Thousands of N.S. students to receive $1,350 grant in 2024

Thousands of N.S. students to receive ,350 grant in 2024

Nova Scotians going to a university or college with help from the province will be getting $1,350 credited to their student loan accounts in the new year.

For the second year in a row, the provincial government is giving students “a one-time grant” to help them pay their bills. In all, 12,000 students will receive the payment

Minister of Advanced Education Brian Wong called it a “continuation of what the federal government has been doing” to try to help post-secondary students pay for their education and manage their debts.

In the last federal budget, the Trudeau government increased the amount of money students received in grants and also how much they could borrow. As a result, fewer Nova Scotians needed provincial student aid or they needed less of it, which resulted in a $16.2-million savings for the Nova Scotia government.

University students, some wearing masks and some not, are seen from the side typing notes on laptop computers as they sit at long wooden desks in a lecture hall.
Students in a social studies program attend a lecture at University of King’s College Alumni Hall in November 2022. (Robert Short/CBC)

Since it was earmarked to help students, the Houston government decided to distribute it in this one-time grant.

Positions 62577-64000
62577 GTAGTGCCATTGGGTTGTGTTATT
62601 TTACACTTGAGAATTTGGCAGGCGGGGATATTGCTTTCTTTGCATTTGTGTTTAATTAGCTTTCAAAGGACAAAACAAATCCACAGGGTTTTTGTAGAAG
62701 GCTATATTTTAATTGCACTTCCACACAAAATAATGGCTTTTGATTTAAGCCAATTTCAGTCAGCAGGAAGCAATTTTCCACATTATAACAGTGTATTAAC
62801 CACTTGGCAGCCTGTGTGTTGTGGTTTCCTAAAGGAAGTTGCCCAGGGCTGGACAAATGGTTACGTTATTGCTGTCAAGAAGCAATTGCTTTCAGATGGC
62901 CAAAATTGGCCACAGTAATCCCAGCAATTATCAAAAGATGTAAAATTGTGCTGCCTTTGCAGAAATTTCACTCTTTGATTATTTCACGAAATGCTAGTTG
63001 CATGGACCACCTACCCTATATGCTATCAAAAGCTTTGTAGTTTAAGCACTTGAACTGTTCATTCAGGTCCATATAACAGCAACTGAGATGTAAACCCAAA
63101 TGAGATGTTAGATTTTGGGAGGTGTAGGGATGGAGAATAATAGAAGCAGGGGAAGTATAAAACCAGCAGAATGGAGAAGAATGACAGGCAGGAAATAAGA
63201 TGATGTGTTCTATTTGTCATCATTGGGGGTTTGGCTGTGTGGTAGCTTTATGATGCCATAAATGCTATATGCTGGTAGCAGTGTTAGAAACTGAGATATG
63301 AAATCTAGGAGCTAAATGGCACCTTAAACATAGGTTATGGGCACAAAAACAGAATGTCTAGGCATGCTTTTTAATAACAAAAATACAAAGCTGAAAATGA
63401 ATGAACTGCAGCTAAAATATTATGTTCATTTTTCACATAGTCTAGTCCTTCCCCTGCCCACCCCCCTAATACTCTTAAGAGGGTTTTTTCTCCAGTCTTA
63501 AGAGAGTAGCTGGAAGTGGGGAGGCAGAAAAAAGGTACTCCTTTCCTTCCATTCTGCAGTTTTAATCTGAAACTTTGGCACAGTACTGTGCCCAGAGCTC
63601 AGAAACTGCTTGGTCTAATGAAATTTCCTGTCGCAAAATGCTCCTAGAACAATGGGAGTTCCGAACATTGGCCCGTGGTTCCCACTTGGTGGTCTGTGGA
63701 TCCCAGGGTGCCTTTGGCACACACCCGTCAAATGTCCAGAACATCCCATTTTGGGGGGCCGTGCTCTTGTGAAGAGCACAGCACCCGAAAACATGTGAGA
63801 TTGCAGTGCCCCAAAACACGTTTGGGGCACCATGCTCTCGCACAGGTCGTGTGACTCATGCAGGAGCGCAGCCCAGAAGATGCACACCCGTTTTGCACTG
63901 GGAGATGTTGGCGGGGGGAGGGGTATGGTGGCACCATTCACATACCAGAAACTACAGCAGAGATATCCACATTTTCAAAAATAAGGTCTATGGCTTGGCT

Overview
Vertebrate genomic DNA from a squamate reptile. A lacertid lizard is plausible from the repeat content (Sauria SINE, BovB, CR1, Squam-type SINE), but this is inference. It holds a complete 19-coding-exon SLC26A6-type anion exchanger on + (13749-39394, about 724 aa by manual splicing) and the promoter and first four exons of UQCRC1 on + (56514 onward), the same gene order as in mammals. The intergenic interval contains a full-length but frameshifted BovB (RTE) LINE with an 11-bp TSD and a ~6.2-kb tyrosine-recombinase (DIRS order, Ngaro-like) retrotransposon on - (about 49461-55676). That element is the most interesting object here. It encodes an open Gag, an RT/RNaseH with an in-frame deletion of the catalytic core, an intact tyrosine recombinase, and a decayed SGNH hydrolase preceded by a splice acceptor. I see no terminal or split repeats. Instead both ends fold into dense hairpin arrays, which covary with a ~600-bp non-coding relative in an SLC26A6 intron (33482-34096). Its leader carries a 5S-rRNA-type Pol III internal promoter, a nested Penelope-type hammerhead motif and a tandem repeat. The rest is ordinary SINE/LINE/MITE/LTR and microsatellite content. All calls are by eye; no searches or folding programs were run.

“We always try to help the students that are in the most need, and the students with the most need are of course any student that’s on Nova Scotia student assistance,” said Wong. “And in addition, when the federal government enhanced their program, it also captured some students that would have received Nova Scotia student assistance and kind of took them out of that pot of money. So we ensured that we we included them as well.”

Short-term help

Students Nova Scotia, a group that represents students who attend Acadia, Cape Breton, Saint Mary’s, and St. Francis Xavier universities, is happy to see the money going to students.

“It’s a great help in a short term,” said the group’s executive director Georgia Saleski. “That being said, there’s definitely need to look at sustainable, long-term supports for students.”

Saleski says other measures that would help include making loans eligible to more students, increasing how much they can get and allowing students to keep more of the money they make without it affecting their loans.

The Nova Scotia government, along with the three other Atlantic provinces, is also paying for an online platform that will make textbooks and other course material available for free. The Atlantic Open Educational Resource has been available, in a limited form, since 2021.

According the Nova Scotia government, the “program has saved Nova Scotian students more than $580,000 in textbook costs over the last few years.”